Bush Shows His True Stripes on ‘Free’ Trade

Cartoon by Khalil Bendib for Corpwatch.org
This from the CBC:

On Aug. 10, 2005, an ìextraordinary challenge panelî under NAFTA dismissed American claims that the earlier NAFTA decision in favour of Canada violated trade rules.

“We are extremely pleased that the ECC dismissed the claims of the United States,” said International Trade Minister Jim Peterson.

“This is a binding decision that clearly eliminates the basis for U.S.-imposed duties on Canadian softwood lumber. We fully expect the United States to abide by this ruling, stop collecting duties and refund the duties collected over the past three years,” he said.

Washingtonís initial response was that the ruling doesnít settle anything ñ and that it will take more negotiations before this dispute is wrapped up.

The amount at stake is about $5B plus accrued interest. Not only is Bush refusing to pay the amounts owed, they are continuing to collect the huge illegal duty on these goods. And does this duty go to offset the oppressive national debt? No — it is paid over directly to a consortium of American lumber companies, heavy supporters of the Bush election campaigns, in as blatant an example of graft as the West has seen in decades. This is the latest and final step in a long series of stalling and appealing by the US of its preposterous claim that its 26% duty on Canadian softwood lumber is somehow not a blatant violation of NAFTA, an agreement which they have vigorously enforced whenever it is to their advantage to do so. The poor third-world suckers who last week signed CAFTA have no idea what kind of one-sided agreement they just locked themselves into.

The stance of the Bush administration makes abundantly clear (if there was any doubt) that it considers the US above all international laws and bilateral agreements, but expects its trading partners and other countries to adhere to them. This is nothing short of unilateralist bullying, a criminal act of extortion. It shows contempt for the law and for all other nations. It is a slap in the face to Canadian sovereignty. It also shows that ‘free’ trade agreements are fraudulent, and furthers the demise of globalization.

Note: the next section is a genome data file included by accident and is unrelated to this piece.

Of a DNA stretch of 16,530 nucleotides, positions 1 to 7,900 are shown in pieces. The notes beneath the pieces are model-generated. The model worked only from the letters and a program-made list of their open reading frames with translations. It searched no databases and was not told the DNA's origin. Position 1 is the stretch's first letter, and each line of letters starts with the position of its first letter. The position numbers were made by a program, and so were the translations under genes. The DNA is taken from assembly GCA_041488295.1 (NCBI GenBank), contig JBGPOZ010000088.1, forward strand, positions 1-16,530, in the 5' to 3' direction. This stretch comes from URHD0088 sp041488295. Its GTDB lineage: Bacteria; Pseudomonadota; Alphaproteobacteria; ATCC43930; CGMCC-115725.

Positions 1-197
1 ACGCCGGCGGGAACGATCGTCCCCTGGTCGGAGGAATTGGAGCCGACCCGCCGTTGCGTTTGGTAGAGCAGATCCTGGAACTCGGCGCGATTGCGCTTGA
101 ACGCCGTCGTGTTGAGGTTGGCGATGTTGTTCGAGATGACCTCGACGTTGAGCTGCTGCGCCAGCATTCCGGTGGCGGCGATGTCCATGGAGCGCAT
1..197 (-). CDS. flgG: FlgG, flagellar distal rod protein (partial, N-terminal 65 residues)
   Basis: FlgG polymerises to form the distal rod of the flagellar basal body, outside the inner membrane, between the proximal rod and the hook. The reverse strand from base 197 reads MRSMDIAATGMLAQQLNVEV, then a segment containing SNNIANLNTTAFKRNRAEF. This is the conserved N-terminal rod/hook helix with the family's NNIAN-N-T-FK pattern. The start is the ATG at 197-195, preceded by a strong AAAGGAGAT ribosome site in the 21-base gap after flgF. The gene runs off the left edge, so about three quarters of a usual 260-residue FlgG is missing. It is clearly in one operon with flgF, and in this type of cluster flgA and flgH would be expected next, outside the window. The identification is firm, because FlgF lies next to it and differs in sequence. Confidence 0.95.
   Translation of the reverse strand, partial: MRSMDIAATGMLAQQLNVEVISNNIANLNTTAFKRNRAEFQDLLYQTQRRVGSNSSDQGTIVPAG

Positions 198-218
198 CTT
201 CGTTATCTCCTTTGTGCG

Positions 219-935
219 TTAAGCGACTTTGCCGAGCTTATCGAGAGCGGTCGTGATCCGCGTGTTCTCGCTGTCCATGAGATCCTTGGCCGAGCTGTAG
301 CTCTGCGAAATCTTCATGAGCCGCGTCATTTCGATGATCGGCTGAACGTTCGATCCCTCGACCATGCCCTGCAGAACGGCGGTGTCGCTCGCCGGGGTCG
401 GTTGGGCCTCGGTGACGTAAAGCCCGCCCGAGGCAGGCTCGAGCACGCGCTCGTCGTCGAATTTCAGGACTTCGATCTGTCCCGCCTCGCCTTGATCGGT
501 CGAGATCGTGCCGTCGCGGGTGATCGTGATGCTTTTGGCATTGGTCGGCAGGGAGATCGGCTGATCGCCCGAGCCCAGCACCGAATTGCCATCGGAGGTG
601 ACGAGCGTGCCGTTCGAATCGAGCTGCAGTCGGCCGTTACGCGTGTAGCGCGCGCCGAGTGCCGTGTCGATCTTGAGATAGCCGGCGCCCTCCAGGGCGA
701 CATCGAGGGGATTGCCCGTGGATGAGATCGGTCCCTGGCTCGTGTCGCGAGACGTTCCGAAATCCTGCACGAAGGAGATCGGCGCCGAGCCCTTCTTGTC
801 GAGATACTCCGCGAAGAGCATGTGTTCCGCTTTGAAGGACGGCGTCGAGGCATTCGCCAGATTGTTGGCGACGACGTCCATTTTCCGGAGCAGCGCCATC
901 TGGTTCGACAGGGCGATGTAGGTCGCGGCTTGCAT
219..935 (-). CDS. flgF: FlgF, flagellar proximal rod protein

What do you do with someone who extorts money from you and then fails to live up to their agreement anyway — killing their hostages (the Canadian lumber industry) after taking the payoffs for their release? The total lack of ethics this demonstrates is mind-boggling — this regime truly is psychopathic, and devoid of moral principles.

As my readers will know, I’m ambivalent about this outcome. Under NAFTA, Canada sacrificed its right to enact and enforce labour and environmental laws that are more stringent than the lax American laws, and has received nothing in return from Bush except deceit and theft. The US embargo on Canadian cattle, done under the guise of protecting the US from Canadian ‘mad cow’ while covering up America’s own mad cow occurrences, were similarly a complete fraud, an act of unabashed protectionism. So I’m not terribly unhappy to see Bush renege on, and jeopardize, so-called ‘free’ trade agreements. It is time for Canada to get some balls and stop complying with agreements with the US that the US does not, and has no intention of, complying with. The Canadian government should immediately:

  • Cancel its participation in NAFTA;
  • Protest through the UN our objection to the Bush government’s rogue behaviour — and insist that Bush agree to abide by international laws or face global sanctions; there is no doubt that under Bolton, the US will withdraw from the UN anyway, and they are already seriously in default on their dues, so expelling them first might actually sufficiently embarrass them to get them to behave in a more civilized manner (and there would be no downside to doing so, since they are already seriously undermining it);
  • Sue the Bush government for the amount they owe Canada for this and other illegal acts; this will not get them to pay, of course, but will show them to be the deadbeats they really are, and may demonstrate to the American people that Bush and his cronies are so badly undermining the reputation of the US that they need to get him and the other politicians in the back pockets of corporatist thieves out of office;
  • Selectively introduce countervailing duties, but only on goods that (considering our Canadian climate) we can reasonably produce domestically; and
  • Refuse to sell goods to the US (like water and natural gas) that are clearly not surplus to our own long-term domestic needs.